St. Louis Transit Agency Service Restoration Comes In Eight Days. Are Bus Riders Safe?


The St. Louis public transit agency, Metro will be instituting the final phase of its service restoration program on August 30th.  That’s eight days from today, and I’m seriously concerned that Metro has sacrificed customer service and safety in the interest of getting new service up and running ahead of the original schedule they gave their patrons.

My impressions of Metro’s management and staff have gone up and down in the years I’ve used their system.  I do think there are some very committed and well meaning people in the plush offices Metro occupies on Laclede’s Landing in St. Louis, but I think they’re too concerned with getting the service we so desperately need  restored as quickly as possible and have less regard for the level of training of new employees and the conduct of existing operators than they should have. 

Metro wants to get their new routes implemented, but that’s meant that they have had to hire a small army of operators, mechanics, and other personnel.  It also means that they’re restoring the service with some FIFTY less buses than they’d like to have in order to provide service with the right sized, properly maintained buses they’d like to have. 

Maybe its just my bad luck, but in the last couple of weeks, I’ve experienced these disturbing incidents on Metro Buses:

  • I was thrown from my seat as a careless operator turned his bus at a high rate of speed, injuring my knee and having some of my belongings damaged.  After well over a dozen calls with various Metro people, this case remains unresolved.  In the interest of getting this situation behind me, I think I should not go into details of the accident or the calls with Metro employees.
  • A new driver had no idea where he was supposed to go, and despite the fact he was holding turning  directions in his hand, had to ask passengers where and when to turn.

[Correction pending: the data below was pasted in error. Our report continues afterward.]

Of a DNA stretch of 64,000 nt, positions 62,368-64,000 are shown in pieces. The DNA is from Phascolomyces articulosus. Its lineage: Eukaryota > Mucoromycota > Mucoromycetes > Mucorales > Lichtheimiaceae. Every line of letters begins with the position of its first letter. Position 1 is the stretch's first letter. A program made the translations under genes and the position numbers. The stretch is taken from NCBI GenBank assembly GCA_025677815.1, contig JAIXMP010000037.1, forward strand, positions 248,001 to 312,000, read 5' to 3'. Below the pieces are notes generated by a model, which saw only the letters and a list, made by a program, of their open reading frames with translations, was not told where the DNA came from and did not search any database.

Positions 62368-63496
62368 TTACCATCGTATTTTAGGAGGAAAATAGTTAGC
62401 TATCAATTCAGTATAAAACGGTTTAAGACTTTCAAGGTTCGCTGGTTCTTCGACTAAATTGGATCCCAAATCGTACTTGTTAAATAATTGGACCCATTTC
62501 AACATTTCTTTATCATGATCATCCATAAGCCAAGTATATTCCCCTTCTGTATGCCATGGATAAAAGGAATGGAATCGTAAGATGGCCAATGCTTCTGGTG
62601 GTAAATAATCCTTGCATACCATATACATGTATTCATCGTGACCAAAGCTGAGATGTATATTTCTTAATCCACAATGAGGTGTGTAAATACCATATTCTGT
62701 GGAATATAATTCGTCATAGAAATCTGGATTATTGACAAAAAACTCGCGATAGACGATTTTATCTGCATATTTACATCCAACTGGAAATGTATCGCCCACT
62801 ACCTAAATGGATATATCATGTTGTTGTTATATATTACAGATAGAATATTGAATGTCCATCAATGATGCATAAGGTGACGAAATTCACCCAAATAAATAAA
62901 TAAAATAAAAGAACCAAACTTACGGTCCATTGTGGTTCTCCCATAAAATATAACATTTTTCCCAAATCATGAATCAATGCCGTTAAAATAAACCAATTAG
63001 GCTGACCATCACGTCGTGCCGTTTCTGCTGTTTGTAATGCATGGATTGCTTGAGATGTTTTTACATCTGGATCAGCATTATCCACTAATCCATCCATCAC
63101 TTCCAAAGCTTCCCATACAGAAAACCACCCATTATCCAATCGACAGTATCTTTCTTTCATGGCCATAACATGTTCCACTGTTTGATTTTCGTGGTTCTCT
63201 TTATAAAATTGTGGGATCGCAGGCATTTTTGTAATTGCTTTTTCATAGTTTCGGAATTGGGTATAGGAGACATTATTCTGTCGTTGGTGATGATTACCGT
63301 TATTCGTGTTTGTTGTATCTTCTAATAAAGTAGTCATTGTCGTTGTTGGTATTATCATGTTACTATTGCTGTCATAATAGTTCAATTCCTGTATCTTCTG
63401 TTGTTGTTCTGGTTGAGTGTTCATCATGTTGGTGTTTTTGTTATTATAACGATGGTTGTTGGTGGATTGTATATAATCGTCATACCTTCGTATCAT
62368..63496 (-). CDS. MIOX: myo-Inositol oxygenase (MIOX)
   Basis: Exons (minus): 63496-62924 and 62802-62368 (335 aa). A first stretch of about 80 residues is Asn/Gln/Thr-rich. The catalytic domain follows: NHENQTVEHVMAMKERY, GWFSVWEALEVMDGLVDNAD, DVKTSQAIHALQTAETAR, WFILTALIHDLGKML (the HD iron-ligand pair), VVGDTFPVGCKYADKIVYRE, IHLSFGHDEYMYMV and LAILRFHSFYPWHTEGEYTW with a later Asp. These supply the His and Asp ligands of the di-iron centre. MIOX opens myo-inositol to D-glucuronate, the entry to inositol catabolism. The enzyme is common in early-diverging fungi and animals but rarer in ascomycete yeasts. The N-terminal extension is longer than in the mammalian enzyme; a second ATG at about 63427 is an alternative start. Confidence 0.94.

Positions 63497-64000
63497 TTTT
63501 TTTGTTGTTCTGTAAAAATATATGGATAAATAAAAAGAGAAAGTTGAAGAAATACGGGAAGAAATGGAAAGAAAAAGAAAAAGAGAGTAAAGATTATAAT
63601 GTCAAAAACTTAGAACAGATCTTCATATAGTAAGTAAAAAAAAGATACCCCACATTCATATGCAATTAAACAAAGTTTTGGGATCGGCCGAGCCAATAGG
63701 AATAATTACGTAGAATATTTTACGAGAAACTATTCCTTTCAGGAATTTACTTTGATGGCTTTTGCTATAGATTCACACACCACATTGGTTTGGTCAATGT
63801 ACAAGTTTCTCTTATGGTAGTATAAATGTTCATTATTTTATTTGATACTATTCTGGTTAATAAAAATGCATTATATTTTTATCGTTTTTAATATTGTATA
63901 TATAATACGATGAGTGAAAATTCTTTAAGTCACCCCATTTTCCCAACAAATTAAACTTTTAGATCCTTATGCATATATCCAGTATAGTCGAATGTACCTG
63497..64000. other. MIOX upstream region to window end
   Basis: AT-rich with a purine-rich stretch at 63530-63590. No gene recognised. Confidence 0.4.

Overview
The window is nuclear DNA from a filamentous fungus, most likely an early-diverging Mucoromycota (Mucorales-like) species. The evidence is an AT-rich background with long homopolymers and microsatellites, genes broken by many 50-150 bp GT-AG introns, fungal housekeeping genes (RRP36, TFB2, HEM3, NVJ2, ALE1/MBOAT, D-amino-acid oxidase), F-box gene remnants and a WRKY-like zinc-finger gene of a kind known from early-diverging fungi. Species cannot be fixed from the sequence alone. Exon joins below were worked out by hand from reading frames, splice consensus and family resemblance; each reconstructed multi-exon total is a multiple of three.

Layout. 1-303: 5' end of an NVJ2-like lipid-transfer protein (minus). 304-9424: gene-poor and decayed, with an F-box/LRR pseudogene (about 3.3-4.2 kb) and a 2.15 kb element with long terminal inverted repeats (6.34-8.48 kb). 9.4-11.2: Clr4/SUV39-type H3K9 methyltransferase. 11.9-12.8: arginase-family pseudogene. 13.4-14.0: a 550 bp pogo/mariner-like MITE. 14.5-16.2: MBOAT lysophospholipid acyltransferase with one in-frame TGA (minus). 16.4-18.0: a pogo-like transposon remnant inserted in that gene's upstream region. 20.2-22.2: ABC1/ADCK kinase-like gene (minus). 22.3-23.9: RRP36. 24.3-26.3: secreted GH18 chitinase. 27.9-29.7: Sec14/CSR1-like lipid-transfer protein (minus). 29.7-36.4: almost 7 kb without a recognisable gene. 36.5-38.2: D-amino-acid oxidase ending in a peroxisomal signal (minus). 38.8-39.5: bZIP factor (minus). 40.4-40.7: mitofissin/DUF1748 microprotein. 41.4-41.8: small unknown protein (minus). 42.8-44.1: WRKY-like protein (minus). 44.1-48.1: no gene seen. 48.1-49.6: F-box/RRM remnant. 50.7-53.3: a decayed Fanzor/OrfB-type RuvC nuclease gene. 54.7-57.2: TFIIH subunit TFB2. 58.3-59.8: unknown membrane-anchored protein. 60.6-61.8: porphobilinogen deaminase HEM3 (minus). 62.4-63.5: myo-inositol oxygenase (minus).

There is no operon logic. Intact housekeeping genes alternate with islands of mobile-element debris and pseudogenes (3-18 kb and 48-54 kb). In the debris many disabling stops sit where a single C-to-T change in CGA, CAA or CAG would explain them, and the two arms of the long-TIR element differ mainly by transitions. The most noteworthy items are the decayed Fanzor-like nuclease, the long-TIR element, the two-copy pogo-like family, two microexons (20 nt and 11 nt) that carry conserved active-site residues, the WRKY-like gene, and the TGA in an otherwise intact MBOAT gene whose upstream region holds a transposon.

• Buses have been clocked going ten to fifteen miles over the speed limit on a busy winding road in St. Louis County on multiple occasions.
  • An operator completely missed going into a Park and Ride lot, part of the route he had driven for months.

I’m happy that Metro has accelerated their rollout of service changes, but have they done so at the potential risk of passenger safety and customer service?  I’m guessing I can’t just pick up the phone and chat with the people who run Metro about this.  So I took advantage of a public bi-weekly chat the local newspaper runs.

Here’s a conversation I had with Metro’s COO Ray Friem during an STL Today Web chat last week. 

MarkE: I saw the same thing at the Ballas Center last night. That computer is an embarrassment, has been vandalized, and should be removed. On another note, are you comfortable with the level of safety your riders are experiencing based on the large number of new bus operators?

Ray Friem: We are committed to taking care of the kiosk you mention. Regarding the safety of our bus operators… we are very selective in those we accept into training. Then we put the potential operators through a rigorous training period. Included are defensive driving and customers service. All operators must obtain a commercial drivers license issued by the State and must pass written and on-the-road tests. We continue to monitor and supervise all operators. The new drivers may not be able to give you all the Metro system information immediately. That will take some days/weeks/months of on the job training.

 Do we have “days/weeks/months” to train people driving 40 foot buses?  How many other people get injured on Metro buses due to (what I contend is) operator error?  Would the same thing that happened to me be a bigger problem for an elderly person?